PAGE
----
We can fight against it, but are powerless to stop it, whether we want to or not, both for ourselves or our loved ones.  So, we feel betrayed and ask why, why such a tragedy must take place and what can we do to end the madness we feel when it occurs, when we suffer loss.

It’s in this betrayal we discover we’ve lost our cover, exposed, it is revealed to us; we are not in charge and cannot control what occurs in our living nor circumstances of our dying.  Now, the question becomes who is in charge of this awful mess, why are we born into it and forced to go through it?

Referring to the previously mentioned excerpt by Alain de Botton, brought to the edge of collapse, and all the panic and violation experienced in getting there, is nothing more than feelings of frustration, hostility, desperation, vulnerability, shame, despair and not in control, which is maddening.  We seek to feel comfort and want a sense of stability to feel comforted.   Death is hard to face because we must see its face which leads to nothing.  Facing the prospect of nothing can be an ordeal because we want to find meaning in our existence.  Seeing no purpose in the lifelong struggle to survive leaves us feeling worthless and in despair.

Through our suffering this fight with wanting to find our worth and not understanding the purpose of going through the pain in life is how we can know the fight, which we cannot withstand nor escape and which leads us to death is for the good of grief.  A part of grieving is the bitterness we feel not wanting to accept our role in life, which is the living it; like it or not.  We can recognize its ups and downs, times of elation and times of sorrow.  The bitter sorrow, that which we cannot avoid, teaches us about the mercy in death.  It’s hard to see unless we can see how we fight to take control.  Knowing we can’t avoid death any more than we could avoid being born is knowing, it is not in our hands to decide and, what a mercy it is we’ve been created in this form; suffering cannot last, only to the end, it teaches us how merciful it is, that it does end; thus, freeing us from the struggle in believing we can control our destiny and leaves an example of mercy to our loved ones, so we can all understand the order of things and, that we cannot order things; rather, we are following the order, not out of regard, consideration or obedience, but by design, designated order.

It’s not hard to imagine being unappreciated, we’ve all experienced this, believing we are or must be more valuable than someone gives us credit for whether it be family, friend, boss, customer etc. or, maybe we don’t know our value and rely on others to appreciate us to place a value on our life.   This, however is to believe we can do something to be of value, what we believe to be within our control or, what we do which affects what or whom is around us.  Seeing and being touched by these events adds to our struggle to be in control.  What we observe others doing often, distorts our view of what we are capable of or how we feel we should be capable of.  One action besets another as much as, one ushers in the other.  This becomes our struggle, from perceptions of how things seem and it is the substrate, how porous we are, which guides interpretation and application as to what truths, facts and ideas from these experiences trickle off or seep in and how much or how little faith is taken from loss.

Imagine how unappreciated God must feel, knowing we loathe, with all our being, the idea of anyone but us being in control of us. But, you might say, why should he, if he created us this way?  For God to create anything, he must think it through and as we day dream or think through our ideas, we visualize the outcome.  The difference is he can follow through in creating exactly what he wants.  We want and, are caught up in the being maddened, by our not being able to create exactly what we want; don’t get me wrong, we’ve come a long way, baby!  The difference is, we visualize based on a working model, from what is already in existence; but God brings all things into existence, in our case, the world is our playground.  God brought it into existence so we could play at being creators.  We mock him by our thinking we can be him, thinking we are able to create from scratch… there is nothing new under the sun.  Our ideas have their origins in all the examples found in and around us, we copy, thinking they are original, but God has been there done that, being the original, of any kind.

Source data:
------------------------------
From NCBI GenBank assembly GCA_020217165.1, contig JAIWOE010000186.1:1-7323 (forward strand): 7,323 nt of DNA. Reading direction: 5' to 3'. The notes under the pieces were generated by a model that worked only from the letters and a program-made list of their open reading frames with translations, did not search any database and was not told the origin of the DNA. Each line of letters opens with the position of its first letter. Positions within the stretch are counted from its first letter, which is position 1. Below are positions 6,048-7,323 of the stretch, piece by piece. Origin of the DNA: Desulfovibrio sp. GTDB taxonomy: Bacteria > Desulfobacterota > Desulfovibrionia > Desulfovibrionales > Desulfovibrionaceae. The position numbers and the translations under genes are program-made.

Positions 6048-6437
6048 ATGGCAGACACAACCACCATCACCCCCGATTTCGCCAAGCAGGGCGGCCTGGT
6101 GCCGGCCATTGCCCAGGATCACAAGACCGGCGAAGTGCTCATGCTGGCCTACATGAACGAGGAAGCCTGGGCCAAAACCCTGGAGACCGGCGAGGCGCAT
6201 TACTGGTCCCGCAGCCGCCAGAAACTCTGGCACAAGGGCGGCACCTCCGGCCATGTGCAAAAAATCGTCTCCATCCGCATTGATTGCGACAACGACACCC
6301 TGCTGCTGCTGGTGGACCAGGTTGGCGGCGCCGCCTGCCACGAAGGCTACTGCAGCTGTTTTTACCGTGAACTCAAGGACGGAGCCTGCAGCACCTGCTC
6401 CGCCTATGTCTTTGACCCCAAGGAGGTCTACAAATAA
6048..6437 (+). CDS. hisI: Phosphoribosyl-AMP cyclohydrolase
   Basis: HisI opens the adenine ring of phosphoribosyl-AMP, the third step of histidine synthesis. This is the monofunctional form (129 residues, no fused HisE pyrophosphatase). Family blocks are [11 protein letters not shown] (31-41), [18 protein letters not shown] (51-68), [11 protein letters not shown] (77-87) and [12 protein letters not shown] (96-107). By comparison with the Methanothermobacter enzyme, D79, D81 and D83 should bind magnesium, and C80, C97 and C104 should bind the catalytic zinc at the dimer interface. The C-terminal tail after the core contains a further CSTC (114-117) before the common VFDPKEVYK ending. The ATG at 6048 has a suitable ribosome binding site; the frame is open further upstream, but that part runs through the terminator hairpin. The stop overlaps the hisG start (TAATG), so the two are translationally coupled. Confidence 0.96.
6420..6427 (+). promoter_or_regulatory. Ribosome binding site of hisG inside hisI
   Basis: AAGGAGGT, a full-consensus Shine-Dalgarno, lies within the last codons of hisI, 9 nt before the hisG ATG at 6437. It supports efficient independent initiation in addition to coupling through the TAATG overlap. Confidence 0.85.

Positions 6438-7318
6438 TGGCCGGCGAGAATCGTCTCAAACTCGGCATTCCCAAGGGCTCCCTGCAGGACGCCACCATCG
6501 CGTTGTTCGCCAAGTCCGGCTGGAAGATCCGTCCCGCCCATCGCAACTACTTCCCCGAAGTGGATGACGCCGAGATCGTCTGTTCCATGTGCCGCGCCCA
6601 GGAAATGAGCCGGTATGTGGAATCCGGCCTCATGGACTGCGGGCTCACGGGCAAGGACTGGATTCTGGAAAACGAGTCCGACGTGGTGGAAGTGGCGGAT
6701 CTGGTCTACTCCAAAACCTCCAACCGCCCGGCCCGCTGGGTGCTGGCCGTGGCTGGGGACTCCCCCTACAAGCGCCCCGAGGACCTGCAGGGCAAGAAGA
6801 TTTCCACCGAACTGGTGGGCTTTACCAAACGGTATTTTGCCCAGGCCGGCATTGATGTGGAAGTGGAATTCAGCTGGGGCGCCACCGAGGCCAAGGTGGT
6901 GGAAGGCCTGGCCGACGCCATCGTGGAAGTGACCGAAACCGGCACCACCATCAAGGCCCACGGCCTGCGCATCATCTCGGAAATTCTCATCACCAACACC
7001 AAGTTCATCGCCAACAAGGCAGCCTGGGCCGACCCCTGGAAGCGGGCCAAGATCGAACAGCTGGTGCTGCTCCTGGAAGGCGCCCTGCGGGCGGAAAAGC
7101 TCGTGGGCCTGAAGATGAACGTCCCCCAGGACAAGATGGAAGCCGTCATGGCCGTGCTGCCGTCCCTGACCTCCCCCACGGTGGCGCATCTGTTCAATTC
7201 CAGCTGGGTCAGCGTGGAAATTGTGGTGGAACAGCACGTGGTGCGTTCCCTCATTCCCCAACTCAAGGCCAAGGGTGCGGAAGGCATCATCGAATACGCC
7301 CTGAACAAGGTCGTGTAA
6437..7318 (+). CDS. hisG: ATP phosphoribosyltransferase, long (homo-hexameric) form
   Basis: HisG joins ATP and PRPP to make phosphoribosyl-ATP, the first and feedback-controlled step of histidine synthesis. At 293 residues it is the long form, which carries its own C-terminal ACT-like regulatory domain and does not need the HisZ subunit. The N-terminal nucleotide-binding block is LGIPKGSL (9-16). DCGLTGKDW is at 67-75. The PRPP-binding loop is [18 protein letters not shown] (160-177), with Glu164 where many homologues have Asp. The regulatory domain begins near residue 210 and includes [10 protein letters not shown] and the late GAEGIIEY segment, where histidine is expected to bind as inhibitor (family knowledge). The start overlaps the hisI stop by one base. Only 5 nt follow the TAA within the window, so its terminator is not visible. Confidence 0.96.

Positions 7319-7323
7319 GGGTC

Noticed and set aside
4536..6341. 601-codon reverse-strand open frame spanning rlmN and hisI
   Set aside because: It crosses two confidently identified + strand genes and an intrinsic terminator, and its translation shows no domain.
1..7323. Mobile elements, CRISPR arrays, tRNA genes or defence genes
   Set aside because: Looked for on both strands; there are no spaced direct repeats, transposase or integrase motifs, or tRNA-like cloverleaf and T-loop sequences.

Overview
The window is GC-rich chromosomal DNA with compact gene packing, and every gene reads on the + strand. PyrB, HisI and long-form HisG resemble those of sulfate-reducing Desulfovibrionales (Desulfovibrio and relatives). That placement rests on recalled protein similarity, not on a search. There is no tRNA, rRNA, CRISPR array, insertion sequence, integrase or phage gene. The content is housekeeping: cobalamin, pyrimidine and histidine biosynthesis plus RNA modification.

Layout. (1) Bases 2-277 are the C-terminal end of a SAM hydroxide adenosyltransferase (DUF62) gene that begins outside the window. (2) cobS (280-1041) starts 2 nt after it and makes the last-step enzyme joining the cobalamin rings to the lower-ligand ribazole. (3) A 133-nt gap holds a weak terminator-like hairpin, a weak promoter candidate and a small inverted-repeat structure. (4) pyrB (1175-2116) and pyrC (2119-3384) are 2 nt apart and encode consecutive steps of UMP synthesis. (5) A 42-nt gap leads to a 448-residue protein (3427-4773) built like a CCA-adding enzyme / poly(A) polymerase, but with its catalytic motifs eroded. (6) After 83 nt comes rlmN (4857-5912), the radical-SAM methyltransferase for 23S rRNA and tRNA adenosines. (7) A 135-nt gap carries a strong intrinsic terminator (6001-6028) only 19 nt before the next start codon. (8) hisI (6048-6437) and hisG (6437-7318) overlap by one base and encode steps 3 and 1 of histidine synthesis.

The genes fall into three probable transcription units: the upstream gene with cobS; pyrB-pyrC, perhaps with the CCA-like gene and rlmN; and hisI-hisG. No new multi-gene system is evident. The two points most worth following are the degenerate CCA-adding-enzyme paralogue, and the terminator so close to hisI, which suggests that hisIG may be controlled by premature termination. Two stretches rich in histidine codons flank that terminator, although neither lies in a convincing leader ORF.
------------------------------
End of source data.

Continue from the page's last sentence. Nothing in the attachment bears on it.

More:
God creates all that is made through Jesus Christ.  Jesus, like us, takes orders from God, to create what God decides ought to be.  Through Christ, angels, then demons were created.  In Lucifer, Gods most superior angel creation, was implanted a trait to betray, to be a traitor to God, transformed by falling into trap God set to bind him.

God knows how it feels to be betrayed because he created the characteristic.  Satan suffers as an eternal being, with a life of struggle in the belief, he can create from scratch.  He was made responsible of the world, having been given dominion over it… so, if you think Trump is a bad leader, Satan trumps, Trump.

Trump is criticized for his less than subtle delivery.  Satans delivery is an example of subtly.  What Satan delivers is the lie all believe, without even being aware we are following his lead.  The lie is we are in control or, can be.  We struggle, within and without, against the tide as it comes in, regardless, it comes in and takes us out with it.  We are brought into this world by a force of nature and die out by that same nature.  The lie inherent in man is that we can create and sustain life.  We believe this because Satan does, yet both he and us, have been given what we know by a God whom has seen the end of it.  Just because it is beyond our current vision, what we do see isn’t and that is, the end to life as we know it.

Our death means the end of our struggle against the tide; but it also means we can see the mercy when the struggle ends.  How much more compassion can we learn for Satan?  His struggle doesn’t end there.  How much more appreciation can we learn for God, a creator whom has our backs by breaking them to the point of death to show us his mercy in the creation of this grieving process; so, we can learn, not to grieve but to have faith and accept what is given us by being excepted from an eternal life of struggle.

Good grief, yes! Because grief’s conviction of unbelief emboldens hope by faith’s revelation, only nothing is lost and there is, beyond belief.